Chapter 2.1, Part Two

i. There is but one only living and true God, who is infinite in being and perfection, a most pure spirit, invisible, without body, parts, or passions; immutable, immense, eternal, incomprehensible, almighty, most wise, most holy, most free, most absolute, working all things according to the counsel of His own immutable and most righteous will, for His own glory; most loving, gracious, merciful, long-suffering, abundant in goodness and truth, forgiving iniquity, transgression, and sin, the rewarder of them that diligently seek Him; and withal, most just, and terrible in His judgments; hating all sin, and who will by no means clear the guilty.

Without passions... Really? Yes, for in this expression the Divines again affirmed the classical doctrine of impassibility. Let's be clear as to what is being maintained here. The Divines are not saying that God knows nothing of emotion or feeling, whether joy and delight, or pain and suffering. Rather, they are saying that no one (or thing) may impose suffering, pain, or any sort of distress on God in such a manner that God "experiences" such things unwillingly. 

Few doctrinal assertions appear more detached from reality than impassibility. Introduced into theology in the second century (Augustine, Calvin, Charnock, Owen, Shedd, Hodge - none offer serious misgivings), it suggests to the modern ear a God who at best is impassive, unconcerned and impersonal. However, what is being safeguarded is God's independence and sovereignty - his "absoluteness" (the main point of WCF 2:1). His experiences are not like ours. His are foreknown, willed and chosen and not involuntary reactions. Impassibility is affirmed both externally to God (God is not a victim) or internally to God (God does not suffer from anxiety, or depression; he is not emotionally stunted or remote or Stoically disengaged).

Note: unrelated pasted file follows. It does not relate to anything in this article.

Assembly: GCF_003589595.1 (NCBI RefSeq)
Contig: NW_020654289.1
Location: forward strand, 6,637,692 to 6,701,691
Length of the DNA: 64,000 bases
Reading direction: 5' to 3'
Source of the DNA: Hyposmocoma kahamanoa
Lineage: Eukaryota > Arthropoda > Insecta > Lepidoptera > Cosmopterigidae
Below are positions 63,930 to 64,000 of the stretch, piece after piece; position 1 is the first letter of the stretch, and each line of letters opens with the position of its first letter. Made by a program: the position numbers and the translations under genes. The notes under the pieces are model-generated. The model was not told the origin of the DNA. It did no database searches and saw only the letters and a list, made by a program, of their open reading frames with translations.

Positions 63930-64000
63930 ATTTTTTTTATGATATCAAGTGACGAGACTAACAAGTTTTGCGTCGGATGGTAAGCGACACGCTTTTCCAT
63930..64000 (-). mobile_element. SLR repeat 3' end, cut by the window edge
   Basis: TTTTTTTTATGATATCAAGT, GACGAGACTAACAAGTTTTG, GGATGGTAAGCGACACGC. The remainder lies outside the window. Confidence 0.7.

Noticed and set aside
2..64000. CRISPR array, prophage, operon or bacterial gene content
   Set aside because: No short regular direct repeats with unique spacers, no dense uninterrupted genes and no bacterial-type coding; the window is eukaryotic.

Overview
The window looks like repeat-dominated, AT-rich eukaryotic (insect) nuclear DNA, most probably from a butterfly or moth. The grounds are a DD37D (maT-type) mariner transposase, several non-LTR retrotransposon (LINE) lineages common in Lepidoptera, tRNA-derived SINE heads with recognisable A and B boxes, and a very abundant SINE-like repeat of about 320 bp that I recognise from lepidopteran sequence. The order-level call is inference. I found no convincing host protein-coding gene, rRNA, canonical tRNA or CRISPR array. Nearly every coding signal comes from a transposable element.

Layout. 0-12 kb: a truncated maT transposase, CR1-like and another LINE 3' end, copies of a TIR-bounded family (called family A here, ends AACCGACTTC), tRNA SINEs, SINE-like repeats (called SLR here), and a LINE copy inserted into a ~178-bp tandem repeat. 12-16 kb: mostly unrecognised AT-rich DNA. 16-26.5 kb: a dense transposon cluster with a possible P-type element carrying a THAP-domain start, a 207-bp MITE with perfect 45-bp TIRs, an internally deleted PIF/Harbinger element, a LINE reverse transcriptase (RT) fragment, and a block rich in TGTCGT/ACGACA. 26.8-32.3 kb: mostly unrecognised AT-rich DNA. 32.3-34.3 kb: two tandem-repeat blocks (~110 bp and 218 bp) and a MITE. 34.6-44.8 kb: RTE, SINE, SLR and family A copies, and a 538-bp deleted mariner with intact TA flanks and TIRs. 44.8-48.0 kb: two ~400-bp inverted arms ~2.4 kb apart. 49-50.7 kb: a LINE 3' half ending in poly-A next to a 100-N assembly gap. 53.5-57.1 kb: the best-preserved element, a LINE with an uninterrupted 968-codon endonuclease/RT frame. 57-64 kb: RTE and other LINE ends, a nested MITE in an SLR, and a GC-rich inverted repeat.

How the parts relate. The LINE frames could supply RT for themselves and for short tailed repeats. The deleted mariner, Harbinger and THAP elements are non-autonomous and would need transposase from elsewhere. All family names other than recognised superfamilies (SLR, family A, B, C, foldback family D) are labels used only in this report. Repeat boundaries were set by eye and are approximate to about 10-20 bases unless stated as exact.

Detractors (Karl Barth and Jürgen Moltman come to mind) notwithstanding, the Divines maintained divine impassibility as essential. Nevertheless, we should think of it in light of God's Trinitarian "dance" or perichoresis. As David Bentley hart puts it, 
God's impassibility is the utter fullness of an infinite dynamism, the absolutely complete and replete generation of the Son and procession of the Spirit from the Father, the infinite "drama" of God's joyous act of self-outpouring - which is his being as God. Within the plenitude of this motion, no contrary motion can fabricate an interval of negation, because it is the infinite possibility of every creaturely motion or act; no pathos is possible for God because pathos is, by definition, a finite instance of change visited upon a passive subject, actualising some potential, whereas God's love is pure positivity and pure activity. (The Beauty of the Infinite: The Aesthetics of Christian Truth, 167).